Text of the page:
I encourage sketchbook journaling to create memories of an area and often use those sketches as preparation for larger efforts. I aim to teach in a sequential manner, building on what has already been presented. Although drawing ability comes first, the focus is on the art of picture making, composition and design, applicable in any medium.
Demonstrations are in watercolor but students using acrylics are welcome. Studio painters might consider my workshop as an introduction to working on location, since finishing touches can be added in the comfort of our studio or meeting room.
Weather permitting, the daily schedule starts with a plein air lecture-demonstration. After exposure to some basic on location advice, students are free to select a subject and paint on their own, while I circulate and assist on an individual basis. I consider myself more a coach rather than an instructor. After all, there are many ways to approach a subject and the enjoyment is in exploring your own style and direction.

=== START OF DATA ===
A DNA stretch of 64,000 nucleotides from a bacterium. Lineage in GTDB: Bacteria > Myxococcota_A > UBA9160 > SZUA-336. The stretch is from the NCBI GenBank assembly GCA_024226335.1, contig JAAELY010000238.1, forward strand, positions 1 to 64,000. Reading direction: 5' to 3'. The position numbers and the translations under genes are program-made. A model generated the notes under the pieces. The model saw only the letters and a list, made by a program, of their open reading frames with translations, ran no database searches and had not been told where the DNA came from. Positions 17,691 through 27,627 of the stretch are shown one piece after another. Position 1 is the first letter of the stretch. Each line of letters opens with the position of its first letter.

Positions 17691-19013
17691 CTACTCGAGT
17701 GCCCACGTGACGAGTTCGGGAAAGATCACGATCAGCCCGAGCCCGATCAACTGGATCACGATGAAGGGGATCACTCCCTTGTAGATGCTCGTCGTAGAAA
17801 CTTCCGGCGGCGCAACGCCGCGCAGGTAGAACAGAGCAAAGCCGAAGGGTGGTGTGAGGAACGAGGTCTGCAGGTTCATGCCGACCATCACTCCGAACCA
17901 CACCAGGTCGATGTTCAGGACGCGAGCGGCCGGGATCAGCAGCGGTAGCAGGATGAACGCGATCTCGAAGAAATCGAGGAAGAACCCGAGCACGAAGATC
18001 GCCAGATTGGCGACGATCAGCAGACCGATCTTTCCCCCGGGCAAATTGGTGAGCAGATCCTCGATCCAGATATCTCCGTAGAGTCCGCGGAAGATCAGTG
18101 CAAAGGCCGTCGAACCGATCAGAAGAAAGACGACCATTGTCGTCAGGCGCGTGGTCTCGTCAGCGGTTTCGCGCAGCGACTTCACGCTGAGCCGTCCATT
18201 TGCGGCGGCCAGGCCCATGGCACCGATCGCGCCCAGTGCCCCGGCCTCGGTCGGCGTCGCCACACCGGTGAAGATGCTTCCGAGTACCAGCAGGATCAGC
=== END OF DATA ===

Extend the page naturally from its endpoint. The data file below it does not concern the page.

In the late afternoon, a “sharing session” is held back in the studio, usually under a large overhead mirror so all can see. This session is a very important part of the learning process because it enables one to benefit from suggested improvements and see how those might affect the work of other participants.
Since artists are visually oriented, I not only discuss suggested changes, but often paint them directly onto a clear acetate overlay so everyone can see how these changes may improve the day’s effort. Your own work is never touched and you are encouraged to photograph results.
Photo credit Diana Cramer